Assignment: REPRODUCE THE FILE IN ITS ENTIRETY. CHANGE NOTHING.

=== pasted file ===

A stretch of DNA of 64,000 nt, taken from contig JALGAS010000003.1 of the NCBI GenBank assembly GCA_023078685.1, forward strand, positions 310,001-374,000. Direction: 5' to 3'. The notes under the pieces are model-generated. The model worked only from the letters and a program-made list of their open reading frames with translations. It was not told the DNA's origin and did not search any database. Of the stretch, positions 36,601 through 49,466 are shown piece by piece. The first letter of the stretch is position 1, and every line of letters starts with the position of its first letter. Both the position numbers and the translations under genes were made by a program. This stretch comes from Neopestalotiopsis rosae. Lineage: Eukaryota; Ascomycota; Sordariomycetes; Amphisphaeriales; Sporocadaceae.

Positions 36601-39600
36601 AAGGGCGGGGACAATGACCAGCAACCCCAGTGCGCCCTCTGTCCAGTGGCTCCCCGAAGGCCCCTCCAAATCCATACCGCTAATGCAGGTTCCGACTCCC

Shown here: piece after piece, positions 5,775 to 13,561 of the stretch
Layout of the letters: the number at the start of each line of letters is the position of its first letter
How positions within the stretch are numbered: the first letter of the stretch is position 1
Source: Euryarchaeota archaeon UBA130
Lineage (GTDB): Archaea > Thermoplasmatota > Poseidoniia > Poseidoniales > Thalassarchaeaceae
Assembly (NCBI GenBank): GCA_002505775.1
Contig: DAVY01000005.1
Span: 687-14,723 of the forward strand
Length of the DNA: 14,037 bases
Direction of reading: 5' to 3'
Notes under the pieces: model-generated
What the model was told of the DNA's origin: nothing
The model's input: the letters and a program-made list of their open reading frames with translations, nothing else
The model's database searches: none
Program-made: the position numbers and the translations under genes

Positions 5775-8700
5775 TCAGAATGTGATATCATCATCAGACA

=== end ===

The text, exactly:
A stretch of DNA of 64,000 nt, taken from contig JALGAS010000003.1 of the NCBI GenBank assembly GCA_023078685.1, forward strand, positions 310,001-374,000. Direction: 5' to 3'. The notes under the pieces are model-generated. The model worked only from the letters and a program-made list of their open reading frames with translations. It was not told the DNA's origin and did not search any database. Of the stretch, positions 36,601 through 49,466 are shown piece by piece. The first letter of the stretch is position 1, and every line of letters starts with the position of its first letter. Both the position numbers and the translations under genes were made by a program. This stretch comes from Neopestalotiopsis rosae. Lineage: Eukaryota; Ascomycota; Sordariomycetes; Amphisphaeriales; Sporocadaceae.

Positions 36601-39600
36601 AAGGGCGGGGACAATGACCAGCAACCCCAGTGCGCCCTCTGTCCAGTGGCTCCCCGAAGGCCCCTCCAAATCCATACCGCTAATGCAGGTTCCGACTCCC

Shown here: piece after piece, positions 5,775 to 13,561 of the stretch
Layout of the letters: the number at the start of each line of letters is the position of its first letter
How positions within the stretch are numbered: the first letter of the stretch is position 1
Source: Euryarchaeota archaeon UBA130
Lineage (GTDB): Archaea > Thermoplasmatota > Poseidoniia > Poseidoniales > Thalassarchaeaceae
Assembly (NCBI GenBank): GCA_002505775.1
Contig: DAVY01000005.1
Span: 687-14,723 of the forward strand
Length of the DNA: 14,037 bases
Direction of reading: 5' to 3'
Notes under the pieces: model-generated
What the model was told of the DNA's origin: nothing
The model's input: the letters and a program-made list of their open reading frames with translations, nothing else
The model's database searches: none
Program-made: the position numbers and the translations under genes

Positions 5775-8700
5775 TCAGAATGTGATATCATCATCAGACA